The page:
David Brooks Redefines “Conservatism.” Guess Who`s Not Included.


With all the chest-thumping and
flag-waving the

Republican Convention
contributed to Western
civilization last month, President Bush finally got the
bounce in the polls that may well keep him in the White
House for the next four years. If so, what will he and
his party do and where will they move?

In the New York Times Magazine
of Aug. 29, just before the convention gathered,
columnist David Brooks tells us what he and his

neoconservative
colleagues have in mind. If you
think it`s what most conservatives want, take a closer
look.

"Should Bush lose," Mr.
Brooks warns, the party "will be like a pack of
wolves that suddenly turns on itself. The civil war over
the future of the party will be ruthless and bloody,"
with civil wars between foreign policy realists and
"democracy-promoting Reaganites" (apparently not
the "foreign policy-realist Reaganites”), "the
immigrant-bashing

nativists
"
vs. the "free
marketeers
,"
(apparently not the "immigration-controlling
free marketeers
"), etc.

You begin to get the picture. Every
dog would get to bark except those Mr. Brooks wants to

muzzle
, and those just happen to be—well—the
conservatives. [How
to Reinvent the G.O.P
. By David Brooks, August
29, 2004 ]

That`s because Mr. Brooks believes
that "conservatism" in the sense the term has
been used for the last several decades is

defunct
, and in this he and

Pat Buchanan
, who says the

same thing
in his new book

Where the Right Went Wrong
,
are in agreement.

Mr. Buchanan, however, believes the
right—and with it the GOP—should resurrect something
like old conservatism. Mr. Brooks doesn`t.

The great virtue of Mr. Brooks`
article is that it pretty much settles once and for all
whether the neoconservatism he represents is really
conservatism in the traditional sense or not.

Many neocons, especially when

attacking real conservatives
or

claiming the conservative mantle for themselves
, say
it is. But it isn`t, as Mr. Brooks is honest enough to
make clear.

What then should the Republican
Party do? In Mr. Brooks` view, it should announce, as
the front cover of the magazine proclaims in displaying
his article, "The Era of Small Government is Over."
The future of the Republican Party, Mr. Brooks tells
us, lies in "progressive conservatism," which
gets us back to the "Republican tradition" of
"strong government."

"Long before it was the party of
Tom DeLay,"
he writes, using Mr. DeLay as a kind of
metaphor for "small government conservatism,"

"the
G.O.P. was a strong government/progressive conservative
party. It was the party of

Lincoln
, and thus of

Hamilton
. Today, in other words, the Republican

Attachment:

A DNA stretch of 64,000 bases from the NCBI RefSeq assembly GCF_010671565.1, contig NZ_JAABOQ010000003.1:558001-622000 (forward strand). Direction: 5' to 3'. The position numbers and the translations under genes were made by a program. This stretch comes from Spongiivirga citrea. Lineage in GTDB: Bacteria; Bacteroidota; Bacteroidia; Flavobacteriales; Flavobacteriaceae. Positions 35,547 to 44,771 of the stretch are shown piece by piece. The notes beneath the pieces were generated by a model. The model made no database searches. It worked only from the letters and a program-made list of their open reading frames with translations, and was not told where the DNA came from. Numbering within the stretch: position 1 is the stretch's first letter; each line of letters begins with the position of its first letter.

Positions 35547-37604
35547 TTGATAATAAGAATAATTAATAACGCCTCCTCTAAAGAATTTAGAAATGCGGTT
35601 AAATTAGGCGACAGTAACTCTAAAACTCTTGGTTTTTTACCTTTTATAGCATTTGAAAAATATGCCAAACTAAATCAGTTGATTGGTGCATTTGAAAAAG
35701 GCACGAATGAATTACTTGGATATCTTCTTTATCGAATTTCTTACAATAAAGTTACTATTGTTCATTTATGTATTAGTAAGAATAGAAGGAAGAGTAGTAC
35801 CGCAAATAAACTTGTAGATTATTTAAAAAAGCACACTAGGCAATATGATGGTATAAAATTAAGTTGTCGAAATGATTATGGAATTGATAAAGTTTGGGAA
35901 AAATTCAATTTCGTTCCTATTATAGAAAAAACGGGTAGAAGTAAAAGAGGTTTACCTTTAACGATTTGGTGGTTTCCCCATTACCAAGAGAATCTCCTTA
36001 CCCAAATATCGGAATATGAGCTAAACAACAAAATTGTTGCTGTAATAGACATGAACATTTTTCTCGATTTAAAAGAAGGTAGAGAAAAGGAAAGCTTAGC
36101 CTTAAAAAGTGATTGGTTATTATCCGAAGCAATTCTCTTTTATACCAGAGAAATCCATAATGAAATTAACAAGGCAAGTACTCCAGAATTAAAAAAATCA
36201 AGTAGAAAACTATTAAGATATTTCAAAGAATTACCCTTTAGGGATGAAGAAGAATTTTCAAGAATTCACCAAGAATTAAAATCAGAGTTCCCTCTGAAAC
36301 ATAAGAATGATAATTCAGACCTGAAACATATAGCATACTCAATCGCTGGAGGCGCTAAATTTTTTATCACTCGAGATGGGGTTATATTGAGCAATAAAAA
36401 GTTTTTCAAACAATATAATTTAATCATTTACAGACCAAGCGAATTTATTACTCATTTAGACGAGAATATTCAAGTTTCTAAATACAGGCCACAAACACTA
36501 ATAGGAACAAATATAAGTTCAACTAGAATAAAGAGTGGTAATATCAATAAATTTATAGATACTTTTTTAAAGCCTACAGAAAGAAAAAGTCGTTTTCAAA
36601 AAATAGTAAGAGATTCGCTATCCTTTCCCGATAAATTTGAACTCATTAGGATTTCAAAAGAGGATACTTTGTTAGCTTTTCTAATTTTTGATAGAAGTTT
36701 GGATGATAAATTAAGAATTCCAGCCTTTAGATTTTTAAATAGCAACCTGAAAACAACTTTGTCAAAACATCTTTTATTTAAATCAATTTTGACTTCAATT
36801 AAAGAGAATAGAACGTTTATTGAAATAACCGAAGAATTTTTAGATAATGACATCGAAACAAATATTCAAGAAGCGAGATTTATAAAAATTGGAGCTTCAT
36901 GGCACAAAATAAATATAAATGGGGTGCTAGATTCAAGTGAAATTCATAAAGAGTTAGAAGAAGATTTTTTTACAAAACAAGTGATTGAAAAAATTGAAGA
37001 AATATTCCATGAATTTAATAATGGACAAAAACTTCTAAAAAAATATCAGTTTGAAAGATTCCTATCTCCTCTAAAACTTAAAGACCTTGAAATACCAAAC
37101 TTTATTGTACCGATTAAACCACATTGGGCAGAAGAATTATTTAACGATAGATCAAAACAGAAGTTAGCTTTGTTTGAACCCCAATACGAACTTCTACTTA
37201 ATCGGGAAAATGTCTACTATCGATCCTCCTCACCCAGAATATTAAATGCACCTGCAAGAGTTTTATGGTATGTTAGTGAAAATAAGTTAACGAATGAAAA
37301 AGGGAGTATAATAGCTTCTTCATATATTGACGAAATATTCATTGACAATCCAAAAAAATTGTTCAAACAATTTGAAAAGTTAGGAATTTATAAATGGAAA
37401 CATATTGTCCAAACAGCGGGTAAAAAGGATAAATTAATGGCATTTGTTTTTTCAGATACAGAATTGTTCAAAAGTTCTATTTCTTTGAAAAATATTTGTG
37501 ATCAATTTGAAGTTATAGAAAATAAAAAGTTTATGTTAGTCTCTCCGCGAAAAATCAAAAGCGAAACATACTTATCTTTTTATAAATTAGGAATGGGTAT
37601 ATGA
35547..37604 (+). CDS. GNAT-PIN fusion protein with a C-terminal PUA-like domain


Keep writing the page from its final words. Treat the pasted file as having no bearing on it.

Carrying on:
Party doesn`t need another revolution. It just needs a
revival. It needs to learn from the ideas that shaped
the party when it was born."

Well, actually, it wasn`t Mr. DeLay
who made the GOP "small government." It was
people like
Barry Goldwater
and
Ronald Reagan
and the conservatism to which they
adhered.

The reason they did and the reason
they succeeded is that there was a large constituency in
the country for resisting the leviathan state that
liberalism created and championed.

What Mr. Brooks and his
"progressive conservatism"
are proposing is to dump
that kind of conservatism and those who favored it.

Among the "tasks that strong
government conservatism will champion"
are fighting
the "war on
Islamic Extremism"
and promoting "social
mobility."

We know what the former
means—perpetual war with the

Muslim world
. Mr. Brooks is a bit vague as to
exactly what the latter means, but you can figure it
out.

"Progressive conservatives
understand that while culture matters most, government
can alter culture. It has done it in bad ways, and it
can do it in good ways."

Maybe so, but unprogressive
conservatives believe government has no business
altering culture at all. The culture—the

way of life of a people
—is what creates and
disciplines government, not the other way around.

Mr. Brooks has a small raft of
nifty ideas about how the leviathan state can change the
culture in "good ways"—"design programs to encourage
and strengthen marriages," "wage subsidies,"
federal
education policy, etc.

"More
and more conservatives understand that local control

[of schools] means local monopolies and local
mediocrity. Most Republicans, happily or not, have
embraced a significant federal role in education."

So they have, oblivious, as
perhaps is Mr. Brooks, that a larger c role will mean

federal monopolies
and

federal mediocrity
.

Mr. Brooks, like Mr. Buchanan, is
probably right that the old conservatism is defunct, and
maybe he`s right it can`t be brought back to life.

But there`s another term for the
sort of "progressive
conservatism
"
he`s proposing, and that is just
plain old vanilla liberalism.

In more recent years it`s been
called "neoconservatism," which is where we came
in.

If anyone still in the Republican
Party wants something different, I couldn`t tell you who
it is.

COPYRIGHT

CREATORS SYNDICATE, INC.

Sam Francis [email
him] is a nationally syndicated columnist. A selection
of his columns,

America Extinguished: Mass Immigration And The
Disintegration Of American Culture
, is now available
from

Americans For Immigration Control.

Click here
for Sam Francis` website. Click

here
to order his monograph
,
Ethnopolitics: Immigration, Race, and the American
Political Future.